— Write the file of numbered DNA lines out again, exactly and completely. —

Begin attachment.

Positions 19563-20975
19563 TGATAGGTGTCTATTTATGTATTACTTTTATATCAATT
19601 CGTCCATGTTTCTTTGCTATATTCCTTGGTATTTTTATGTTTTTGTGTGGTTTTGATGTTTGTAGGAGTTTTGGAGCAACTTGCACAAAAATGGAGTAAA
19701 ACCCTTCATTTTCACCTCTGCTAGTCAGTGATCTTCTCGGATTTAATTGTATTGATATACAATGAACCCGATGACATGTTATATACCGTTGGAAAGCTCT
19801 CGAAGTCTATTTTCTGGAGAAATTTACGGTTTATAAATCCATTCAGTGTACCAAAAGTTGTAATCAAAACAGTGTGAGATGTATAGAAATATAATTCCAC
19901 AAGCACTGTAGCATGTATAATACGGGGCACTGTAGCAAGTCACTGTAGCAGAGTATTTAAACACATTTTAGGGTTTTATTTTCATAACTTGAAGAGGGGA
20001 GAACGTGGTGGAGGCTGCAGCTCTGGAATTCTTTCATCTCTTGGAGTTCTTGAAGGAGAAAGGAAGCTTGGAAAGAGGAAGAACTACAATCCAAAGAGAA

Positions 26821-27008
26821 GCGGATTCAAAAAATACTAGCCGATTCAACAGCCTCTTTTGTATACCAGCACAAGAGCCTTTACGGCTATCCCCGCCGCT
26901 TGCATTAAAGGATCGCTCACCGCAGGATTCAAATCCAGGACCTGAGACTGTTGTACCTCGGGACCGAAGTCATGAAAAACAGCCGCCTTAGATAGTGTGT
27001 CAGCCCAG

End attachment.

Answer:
Positions 19563-20975
19563 TGATAGGTGTCTATTTATGTATTACTTTTATATCAATT
19601 CGTCCATGTTTCTTTGCTATATTCCTTGGTATTTTTATGTTTTTGTGTGGTTTTGATGTTTGTAGGAGTTTTGGAGCAACTTGCACAAAAATGGAGTAAA
19701 ACCCTTCATTTTCACCTCTGCTAGTCAGTGATCTTCTCGGATTTAATTGTATTGATATACAATGAACCCGATGACATGTTATATACCGTTGGAAAGCTCT
19801 CGAAGTCTATTTTCTGGAGAAATTTACGGTTTATAAATCCATTCAGTGTACCAAAAGTTGTAATCAAAACAGTGTGAGATGTATAGAAATATAATTCCAC
19901 AAGCACTGTAGCATGTATAATACGGGGCACTGTAGCAAGTCACTGTAGCAGAGTATTTAAACACATTTTAGGGTTTTATTTTCATAACTTGAAGAGGGGA
20001 GAACGTGGTGGAGGCTGCAGCTCTGGAATTCTTTCATCTCTTGGAGTTCTTGAAGGAGAAAGGAAGCTTGGAAAGAGGAAGAACTACAATCCAAAGAGAA

Positions 26821-27008
26821 GCGGATTCAAAAAATACTAGCCGATTCAACAGCCTCTTTTGTATACCAGCACAAGAGCCTTTACGGCTATCCCCGCCGCT
26901 TGCATTAAAGGATCGCTCACCGCAGGATTCAAATCCAGGACCTGAGACTGTTGTACCTCGGGACCGAAGTCATGAAAAACAGCCGCCTTAGATAGTGTGT
27001 CAGCCCAG